Prosecutors plan to indict former Nissan Motor Co. Chairman Carlos Ghosn on two more charges of financial misconduct on Friday, a person with knowledge of the issue said, bringing the total number of charges against him to three.
Interrogation of Ghosn has been suspended, one of his lawyers had said earlier on Thursday, because the former Nissan chief had been experiencing a high fever since Wednesday evening and was prescribed rest by a doctor.
Ghosn, who has been detained since his initial arrest on Nov. 19 and whose current detention period is set to end Friday, is now expected to be formally charged on the day with aggravated breach of trust for temporarily transferring personal investment losses to Nissan in 2008, as well as for understating his compensation for three years through 2018. The charges, which have been widely expected, add to an earlier charge of under-reporting his income by around half through 2015.
At a court appearance earlier this week, Ghosn said all accusations against him were “meritless” and “unsubstantiated.”
Nissan also faces an indictment over the latest compensation reporting issue, said the source, who spoke on condition of anonymity due to the sensitivity of the issue.
The Nikkei daily earlier reported that prosecutors planned to charge Ghosn for aggravated breach of trust on Friday. It also reported, citing unidentified investigation sources, that Ghosn had discussed the possibility of extending a ¥3 billion ($27.81 million) loan to a business run by a Saudi acquaintance who later provided collateral for a personal investment.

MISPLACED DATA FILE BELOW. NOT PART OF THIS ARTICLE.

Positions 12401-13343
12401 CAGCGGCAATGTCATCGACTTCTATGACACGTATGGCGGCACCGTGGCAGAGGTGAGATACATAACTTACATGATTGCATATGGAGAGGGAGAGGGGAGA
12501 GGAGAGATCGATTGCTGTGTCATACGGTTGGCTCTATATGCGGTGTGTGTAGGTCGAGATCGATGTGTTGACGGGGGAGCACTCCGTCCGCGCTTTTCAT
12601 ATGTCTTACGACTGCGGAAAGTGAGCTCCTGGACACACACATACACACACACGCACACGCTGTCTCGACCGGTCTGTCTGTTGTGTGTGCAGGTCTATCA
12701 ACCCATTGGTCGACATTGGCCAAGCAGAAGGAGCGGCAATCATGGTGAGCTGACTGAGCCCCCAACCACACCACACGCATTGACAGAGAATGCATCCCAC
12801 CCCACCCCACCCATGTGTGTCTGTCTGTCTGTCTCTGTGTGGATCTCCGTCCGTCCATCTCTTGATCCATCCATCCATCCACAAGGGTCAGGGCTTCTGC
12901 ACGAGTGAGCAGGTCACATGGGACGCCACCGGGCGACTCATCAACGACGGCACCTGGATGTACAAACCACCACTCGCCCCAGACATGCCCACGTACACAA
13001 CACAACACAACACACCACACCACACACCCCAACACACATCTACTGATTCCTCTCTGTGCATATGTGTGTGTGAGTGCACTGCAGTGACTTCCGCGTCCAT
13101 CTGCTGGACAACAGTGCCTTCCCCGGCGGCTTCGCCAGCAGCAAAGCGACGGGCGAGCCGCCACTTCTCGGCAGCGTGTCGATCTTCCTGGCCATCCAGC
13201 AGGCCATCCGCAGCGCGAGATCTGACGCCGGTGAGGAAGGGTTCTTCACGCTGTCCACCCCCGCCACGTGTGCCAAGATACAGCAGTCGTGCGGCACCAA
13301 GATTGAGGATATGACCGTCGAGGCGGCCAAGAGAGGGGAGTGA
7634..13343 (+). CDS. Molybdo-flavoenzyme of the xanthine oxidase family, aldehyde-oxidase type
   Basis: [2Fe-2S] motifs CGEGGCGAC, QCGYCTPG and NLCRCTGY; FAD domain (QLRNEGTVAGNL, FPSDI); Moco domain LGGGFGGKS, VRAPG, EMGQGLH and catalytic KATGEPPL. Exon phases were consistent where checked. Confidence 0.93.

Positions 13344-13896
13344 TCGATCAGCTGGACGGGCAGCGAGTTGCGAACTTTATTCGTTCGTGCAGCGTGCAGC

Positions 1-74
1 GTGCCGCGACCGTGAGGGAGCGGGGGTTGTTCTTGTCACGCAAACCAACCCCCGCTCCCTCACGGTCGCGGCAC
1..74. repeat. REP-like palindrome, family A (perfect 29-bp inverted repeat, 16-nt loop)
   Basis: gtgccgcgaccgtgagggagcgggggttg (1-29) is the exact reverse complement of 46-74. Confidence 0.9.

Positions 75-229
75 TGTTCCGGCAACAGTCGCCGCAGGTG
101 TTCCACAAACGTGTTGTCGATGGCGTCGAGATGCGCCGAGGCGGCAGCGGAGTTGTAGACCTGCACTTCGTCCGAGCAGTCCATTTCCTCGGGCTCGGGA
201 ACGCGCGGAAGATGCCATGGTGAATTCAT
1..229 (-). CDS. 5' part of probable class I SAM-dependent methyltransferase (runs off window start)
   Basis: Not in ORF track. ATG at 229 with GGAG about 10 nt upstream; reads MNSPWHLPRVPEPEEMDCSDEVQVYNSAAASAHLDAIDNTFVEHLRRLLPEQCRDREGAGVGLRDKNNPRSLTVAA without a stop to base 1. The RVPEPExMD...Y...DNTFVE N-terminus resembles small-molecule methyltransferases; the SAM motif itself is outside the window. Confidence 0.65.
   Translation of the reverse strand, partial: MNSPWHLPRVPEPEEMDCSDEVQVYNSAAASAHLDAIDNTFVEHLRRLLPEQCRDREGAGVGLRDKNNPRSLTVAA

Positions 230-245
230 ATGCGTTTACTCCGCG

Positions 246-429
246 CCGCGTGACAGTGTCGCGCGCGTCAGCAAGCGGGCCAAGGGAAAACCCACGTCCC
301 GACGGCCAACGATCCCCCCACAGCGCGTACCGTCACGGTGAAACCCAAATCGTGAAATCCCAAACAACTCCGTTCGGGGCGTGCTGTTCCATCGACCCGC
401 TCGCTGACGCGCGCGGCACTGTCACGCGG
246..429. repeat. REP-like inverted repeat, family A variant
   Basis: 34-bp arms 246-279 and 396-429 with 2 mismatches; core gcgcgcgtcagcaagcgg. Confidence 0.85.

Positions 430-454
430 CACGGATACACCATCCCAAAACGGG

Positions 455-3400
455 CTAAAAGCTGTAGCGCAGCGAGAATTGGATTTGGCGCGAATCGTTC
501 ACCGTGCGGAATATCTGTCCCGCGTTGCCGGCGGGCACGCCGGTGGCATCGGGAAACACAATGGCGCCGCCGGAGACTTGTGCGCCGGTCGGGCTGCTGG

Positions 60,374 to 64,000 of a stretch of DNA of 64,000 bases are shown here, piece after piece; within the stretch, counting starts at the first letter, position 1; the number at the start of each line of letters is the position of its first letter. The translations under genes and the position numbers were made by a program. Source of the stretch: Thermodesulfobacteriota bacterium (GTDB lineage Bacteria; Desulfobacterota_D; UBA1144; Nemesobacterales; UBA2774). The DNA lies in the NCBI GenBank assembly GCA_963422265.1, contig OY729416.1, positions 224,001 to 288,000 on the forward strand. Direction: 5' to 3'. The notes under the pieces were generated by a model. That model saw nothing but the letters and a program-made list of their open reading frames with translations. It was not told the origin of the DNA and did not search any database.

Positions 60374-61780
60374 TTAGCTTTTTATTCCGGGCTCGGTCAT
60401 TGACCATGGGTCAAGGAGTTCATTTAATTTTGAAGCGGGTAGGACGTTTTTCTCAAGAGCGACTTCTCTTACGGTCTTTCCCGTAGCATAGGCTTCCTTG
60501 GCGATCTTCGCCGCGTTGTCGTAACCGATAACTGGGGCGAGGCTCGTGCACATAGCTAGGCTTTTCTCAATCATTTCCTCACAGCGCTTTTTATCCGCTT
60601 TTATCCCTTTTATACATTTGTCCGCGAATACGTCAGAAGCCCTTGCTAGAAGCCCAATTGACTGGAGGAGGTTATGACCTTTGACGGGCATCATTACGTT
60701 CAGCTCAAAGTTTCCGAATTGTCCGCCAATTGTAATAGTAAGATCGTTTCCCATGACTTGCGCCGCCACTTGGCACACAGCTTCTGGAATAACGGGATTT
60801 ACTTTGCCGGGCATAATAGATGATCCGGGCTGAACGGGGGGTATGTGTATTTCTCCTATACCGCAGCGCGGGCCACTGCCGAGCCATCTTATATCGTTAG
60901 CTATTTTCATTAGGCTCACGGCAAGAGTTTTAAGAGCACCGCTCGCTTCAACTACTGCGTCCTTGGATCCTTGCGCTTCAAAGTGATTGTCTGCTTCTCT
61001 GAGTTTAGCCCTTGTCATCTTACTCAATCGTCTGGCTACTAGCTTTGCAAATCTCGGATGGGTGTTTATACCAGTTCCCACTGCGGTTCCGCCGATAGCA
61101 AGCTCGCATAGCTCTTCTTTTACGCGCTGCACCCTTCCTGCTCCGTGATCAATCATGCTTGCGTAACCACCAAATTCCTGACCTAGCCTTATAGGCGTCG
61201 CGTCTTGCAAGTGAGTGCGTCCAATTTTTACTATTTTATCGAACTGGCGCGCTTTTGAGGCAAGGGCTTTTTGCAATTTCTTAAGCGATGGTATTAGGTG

When contacted by Reuters, both the Tokyo Prosecutor’s Office and Nissan declined to comment.
Earlier this week the Tokyo District Court rejected an appeal by his lawyers to end his detention.
It is uncommon for defendants in Japan who deny charges to be granted bail ahead of trial — a tendency which has drawn widespread criticism, including from Ghosn’s defense team.
A member of Ghosn’s legal team said Thursday that they would apply for bail for Ghosn after his current detention period ends Friday, but that his release would come on Tuesday at the earliest should the court accept the application.
Speaking with reporters Tuesday, Motonari Otsuru, who leads Ghosn’s Japan-based legal team, said he expected prosecutors to take at least six months to prepare for trial.